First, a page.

Background: The evaluation and management of infants with neonatal abstinence syndrome
(NAS), the constellation of opioid withdrawal specific to newborns, have received renewed attention
over the past decade during a new epidemic of opioid use, misuse, abuse, and dependence. Infants
with NAS often endure long and costly hospital stays.
Objective: We aim to review recent literature on the management and outcomes of infants with, and at
risk for, opioid withdrawal.
Methods: We reviewed articles indexed in PubMed over the past 5 years that examined interventions
and/or outcomes related to the management of infants with NAS. Thirty-seven studies were included
in our review comprising 8 categories: 1) identification of infants at risk for NAS, 2) prenatal factors,
3) evaluation of signs and symptoms, 4) non-pharmacologic care, including rooming-in and breastfeeding,
5) standardization of traditional protocols, 6) pharmacologic management, 7) alternative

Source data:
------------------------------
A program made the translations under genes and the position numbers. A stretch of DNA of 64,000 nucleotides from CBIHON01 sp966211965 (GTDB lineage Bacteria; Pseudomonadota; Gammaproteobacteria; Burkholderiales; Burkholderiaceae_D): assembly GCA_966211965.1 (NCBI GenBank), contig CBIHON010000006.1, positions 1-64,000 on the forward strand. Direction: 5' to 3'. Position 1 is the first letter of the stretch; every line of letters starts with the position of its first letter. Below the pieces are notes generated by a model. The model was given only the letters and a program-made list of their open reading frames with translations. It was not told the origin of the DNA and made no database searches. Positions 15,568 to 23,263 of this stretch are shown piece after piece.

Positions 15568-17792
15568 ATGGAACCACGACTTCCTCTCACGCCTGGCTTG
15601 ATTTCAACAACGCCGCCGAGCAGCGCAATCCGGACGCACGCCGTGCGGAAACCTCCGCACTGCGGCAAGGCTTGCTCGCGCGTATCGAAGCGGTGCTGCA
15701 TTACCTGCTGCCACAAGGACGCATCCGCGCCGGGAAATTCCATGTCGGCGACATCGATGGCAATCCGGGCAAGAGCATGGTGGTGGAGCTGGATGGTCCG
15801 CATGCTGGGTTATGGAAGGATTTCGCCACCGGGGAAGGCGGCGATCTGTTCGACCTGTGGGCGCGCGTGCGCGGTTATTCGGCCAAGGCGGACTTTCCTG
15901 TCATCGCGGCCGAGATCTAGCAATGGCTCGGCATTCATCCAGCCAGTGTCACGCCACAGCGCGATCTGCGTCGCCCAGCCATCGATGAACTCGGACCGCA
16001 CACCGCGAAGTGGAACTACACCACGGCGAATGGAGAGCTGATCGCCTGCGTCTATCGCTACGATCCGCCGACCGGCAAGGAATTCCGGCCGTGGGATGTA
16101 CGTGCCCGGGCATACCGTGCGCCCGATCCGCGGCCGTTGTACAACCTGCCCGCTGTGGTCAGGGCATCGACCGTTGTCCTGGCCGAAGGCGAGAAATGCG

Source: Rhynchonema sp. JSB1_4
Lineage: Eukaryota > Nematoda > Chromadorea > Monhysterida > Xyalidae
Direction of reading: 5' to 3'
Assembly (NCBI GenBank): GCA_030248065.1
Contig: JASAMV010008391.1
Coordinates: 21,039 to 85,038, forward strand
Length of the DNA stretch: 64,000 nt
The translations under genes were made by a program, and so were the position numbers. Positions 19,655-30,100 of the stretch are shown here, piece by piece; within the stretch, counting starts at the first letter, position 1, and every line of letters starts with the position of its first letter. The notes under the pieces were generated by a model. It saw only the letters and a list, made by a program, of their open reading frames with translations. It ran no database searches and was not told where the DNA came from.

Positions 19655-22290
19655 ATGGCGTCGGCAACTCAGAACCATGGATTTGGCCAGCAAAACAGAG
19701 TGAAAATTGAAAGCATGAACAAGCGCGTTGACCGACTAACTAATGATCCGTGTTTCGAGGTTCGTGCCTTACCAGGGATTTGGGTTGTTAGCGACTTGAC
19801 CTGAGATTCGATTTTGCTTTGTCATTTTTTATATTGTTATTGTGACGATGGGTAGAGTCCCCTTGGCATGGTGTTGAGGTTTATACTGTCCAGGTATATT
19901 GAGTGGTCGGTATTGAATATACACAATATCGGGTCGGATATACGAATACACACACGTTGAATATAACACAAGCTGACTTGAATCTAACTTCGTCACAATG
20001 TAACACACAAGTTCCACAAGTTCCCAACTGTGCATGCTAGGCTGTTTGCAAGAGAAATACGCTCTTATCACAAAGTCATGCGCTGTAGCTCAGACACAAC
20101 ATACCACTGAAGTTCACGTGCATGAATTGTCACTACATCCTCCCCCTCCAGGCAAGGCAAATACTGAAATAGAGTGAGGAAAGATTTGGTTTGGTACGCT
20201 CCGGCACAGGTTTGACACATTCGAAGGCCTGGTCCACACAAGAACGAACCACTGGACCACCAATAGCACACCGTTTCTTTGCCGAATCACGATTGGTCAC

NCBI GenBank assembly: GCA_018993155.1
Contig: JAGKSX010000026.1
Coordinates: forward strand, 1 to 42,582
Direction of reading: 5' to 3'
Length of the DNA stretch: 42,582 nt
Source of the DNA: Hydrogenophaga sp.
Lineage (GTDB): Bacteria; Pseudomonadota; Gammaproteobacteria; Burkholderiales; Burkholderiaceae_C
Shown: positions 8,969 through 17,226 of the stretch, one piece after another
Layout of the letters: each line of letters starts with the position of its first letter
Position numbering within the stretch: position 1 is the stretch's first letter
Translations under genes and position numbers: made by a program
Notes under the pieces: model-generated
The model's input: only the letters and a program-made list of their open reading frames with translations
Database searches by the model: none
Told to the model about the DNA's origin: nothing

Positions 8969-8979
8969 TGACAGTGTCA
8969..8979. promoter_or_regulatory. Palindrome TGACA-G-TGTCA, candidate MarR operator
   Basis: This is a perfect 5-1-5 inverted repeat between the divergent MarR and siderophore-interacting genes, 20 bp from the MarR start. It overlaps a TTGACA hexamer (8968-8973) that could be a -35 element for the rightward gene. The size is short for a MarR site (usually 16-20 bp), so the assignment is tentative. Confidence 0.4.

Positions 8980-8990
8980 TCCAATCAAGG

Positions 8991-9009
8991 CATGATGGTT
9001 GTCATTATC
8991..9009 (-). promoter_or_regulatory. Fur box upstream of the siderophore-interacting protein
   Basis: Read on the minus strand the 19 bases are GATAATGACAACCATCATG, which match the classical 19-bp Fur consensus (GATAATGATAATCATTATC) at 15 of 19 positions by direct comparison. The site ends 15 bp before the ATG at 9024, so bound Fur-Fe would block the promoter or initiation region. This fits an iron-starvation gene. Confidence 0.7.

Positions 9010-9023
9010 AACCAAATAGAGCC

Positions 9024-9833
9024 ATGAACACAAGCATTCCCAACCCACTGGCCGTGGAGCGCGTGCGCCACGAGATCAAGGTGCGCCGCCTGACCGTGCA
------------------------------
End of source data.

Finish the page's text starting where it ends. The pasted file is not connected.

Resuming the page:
treatment approaches, and 8) long-term outcomes.
Results: Non-pharmacologic interventions, standardization of traditional protocols, and alternative
treatment approaches were all associated with improved outcomes. Lengths of stay were generally
lowest in the studies of non-pharmacologic interventions. Patients exposed to buprenorphine in utero
tended to have better short-term outcomes than those exposed to methadone. Longer-term outcomes
for infants with NAS appear to be worse than those of control groups.
Conclusion: The current epidemic necessitates both continued research, and the application of new
evidence-based practices in the assessment and treatment of newborns exposed to opioids in utero.
Projects focused on non-pharmacologic interventions appear to hold the most promise.